PASADENA, Calif. — New Years Day is usually a celebration in Pasadena. The streets are full of tourists and football fans to see the historic Rose Bowl football game and Rose Parade. But the first day of 2021 will not bring revelers and sports enthusiasts to Pasadena this year. 

What You Need To Know

  • The Rose Bowl football game has left Pasadena this year for the first time since 1942

  • Pasadena Chamber of Commerce says the city will feel the economic loss

  • Typically the football game alone brings $40 million to Pasadena, with economic ripple effects impacting the rest of Los Angeles County

The football game was moved to Arlington, Texas, and the parade is virtual. The move is a disappointment for Pasadena residents and many local businesses that rely on the New Year's Day boon throughout the year. 

Lifelong Pasadena resident Donald Leis said he has been attending the Rose Bowl since he was a teen, initially sneaking under the fence to get into the stadium. By 1948, he was purchasing his own tickets. He's kept those tickets, stashed away, along with lots of other Rose Bowl memorabilia. Leis said he and the Rose Bowl "grew up together." 

The economic boost each year from the Rose Bowl has also helped the city of Pasadena grow. Pasadena Chamber of Commerce President Paul Little said the city is already feeling the financial loss after this devastating year for businesses everywhere.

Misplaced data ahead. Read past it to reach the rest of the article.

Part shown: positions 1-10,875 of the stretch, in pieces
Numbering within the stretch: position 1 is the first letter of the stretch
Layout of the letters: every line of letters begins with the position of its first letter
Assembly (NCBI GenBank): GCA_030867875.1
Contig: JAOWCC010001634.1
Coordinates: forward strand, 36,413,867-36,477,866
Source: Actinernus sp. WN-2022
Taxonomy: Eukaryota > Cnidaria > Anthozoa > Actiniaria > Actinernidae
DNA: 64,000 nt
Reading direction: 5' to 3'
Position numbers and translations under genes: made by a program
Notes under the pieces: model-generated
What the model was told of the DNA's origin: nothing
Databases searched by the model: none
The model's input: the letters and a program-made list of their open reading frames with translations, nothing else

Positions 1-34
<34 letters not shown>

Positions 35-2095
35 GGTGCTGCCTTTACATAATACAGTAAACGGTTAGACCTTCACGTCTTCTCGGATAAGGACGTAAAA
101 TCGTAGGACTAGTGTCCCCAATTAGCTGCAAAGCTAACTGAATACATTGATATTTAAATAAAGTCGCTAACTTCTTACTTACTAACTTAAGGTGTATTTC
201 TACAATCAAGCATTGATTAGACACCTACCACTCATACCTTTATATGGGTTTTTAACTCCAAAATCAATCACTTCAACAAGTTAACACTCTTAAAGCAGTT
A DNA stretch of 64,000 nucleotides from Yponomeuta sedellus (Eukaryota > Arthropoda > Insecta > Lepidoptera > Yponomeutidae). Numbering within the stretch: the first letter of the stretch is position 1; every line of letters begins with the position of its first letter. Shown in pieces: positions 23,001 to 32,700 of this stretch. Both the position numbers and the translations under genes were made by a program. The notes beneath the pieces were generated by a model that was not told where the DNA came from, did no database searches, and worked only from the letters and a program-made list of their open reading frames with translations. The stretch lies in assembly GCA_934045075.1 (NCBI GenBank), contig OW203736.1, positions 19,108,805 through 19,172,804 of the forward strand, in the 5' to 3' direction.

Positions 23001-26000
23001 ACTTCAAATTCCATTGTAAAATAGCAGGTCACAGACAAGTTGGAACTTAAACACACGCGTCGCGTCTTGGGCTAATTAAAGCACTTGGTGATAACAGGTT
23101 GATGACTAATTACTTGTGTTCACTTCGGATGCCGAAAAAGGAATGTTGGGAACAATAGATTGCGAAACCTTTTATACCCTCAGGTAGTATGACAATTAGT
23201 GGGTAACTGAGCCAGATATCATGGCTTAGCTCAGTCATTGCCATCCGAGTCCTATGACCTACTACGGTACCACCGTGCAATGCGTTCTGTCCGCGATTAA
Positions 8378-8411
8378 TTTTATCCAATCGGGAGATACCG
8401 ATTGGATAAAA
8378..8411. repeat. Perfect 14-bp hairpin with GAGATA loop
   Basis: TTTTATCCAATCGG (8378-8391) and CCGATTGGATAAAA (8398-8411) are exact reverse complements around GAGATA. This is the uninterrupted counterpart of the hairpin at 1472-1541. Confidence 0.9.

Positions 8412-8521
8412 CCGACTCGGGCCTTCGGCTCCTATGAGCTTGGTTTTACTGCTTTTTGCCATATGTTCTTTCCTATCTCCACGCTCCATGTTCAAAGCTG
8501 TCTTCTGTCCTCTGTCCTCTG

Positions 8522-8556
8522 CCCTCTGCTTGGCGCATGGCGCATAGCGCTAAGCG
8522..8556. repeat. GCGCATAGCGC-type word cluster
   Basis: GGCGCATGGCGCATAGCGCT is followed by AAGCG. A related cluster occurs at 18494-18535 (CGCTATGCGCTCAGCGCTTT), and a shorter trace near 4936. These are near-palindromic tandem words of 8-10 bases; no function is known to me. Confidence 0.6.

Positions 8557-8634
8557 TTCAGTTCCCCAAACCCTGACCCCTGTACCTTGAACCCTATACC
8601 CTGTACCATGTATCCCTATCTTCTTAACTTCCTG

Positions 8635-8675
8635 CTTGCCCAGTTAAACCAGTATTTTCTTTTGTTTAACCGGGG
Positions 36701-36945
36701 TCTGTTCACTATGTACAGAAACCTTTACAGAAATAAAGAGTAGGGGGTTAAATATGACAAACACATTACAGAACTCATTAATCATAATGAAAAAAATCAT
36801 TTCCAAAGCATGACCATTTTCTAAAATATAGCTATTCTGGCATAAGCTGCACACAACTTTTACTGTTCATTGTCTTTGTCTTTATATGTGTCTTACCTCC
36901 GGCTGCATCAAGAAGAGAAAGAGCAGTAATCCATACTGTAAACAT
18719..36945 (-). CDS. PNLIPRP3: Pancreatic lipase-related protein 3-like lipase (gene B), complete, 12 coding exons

"Not having the Rose Bowl game here is a $40 million loss alone," Little said. 

The rest of the county will also miss the money. People visit Los Angeles from around the country to watch the New Year's Day events and travel to other parts of the city to visit amusement parks, restaurants, and shops. 

"The people that might come to Pasadena for [the] parade also come with the intention of visiting a whole lot of other places and spending a lot of money in the region," Little said. 

Forgoing the Rose Bowl this year is also an emotional loss, he said. Pasadena is the "center of the Universe on Jan. 1st," Little said, and this year, that's not the case. 

So Little, Leis, and all of Los Angeles will have to wait and see what 2021 brings, and hope the 2022 New Year's Day events bring the Rose Bowl home.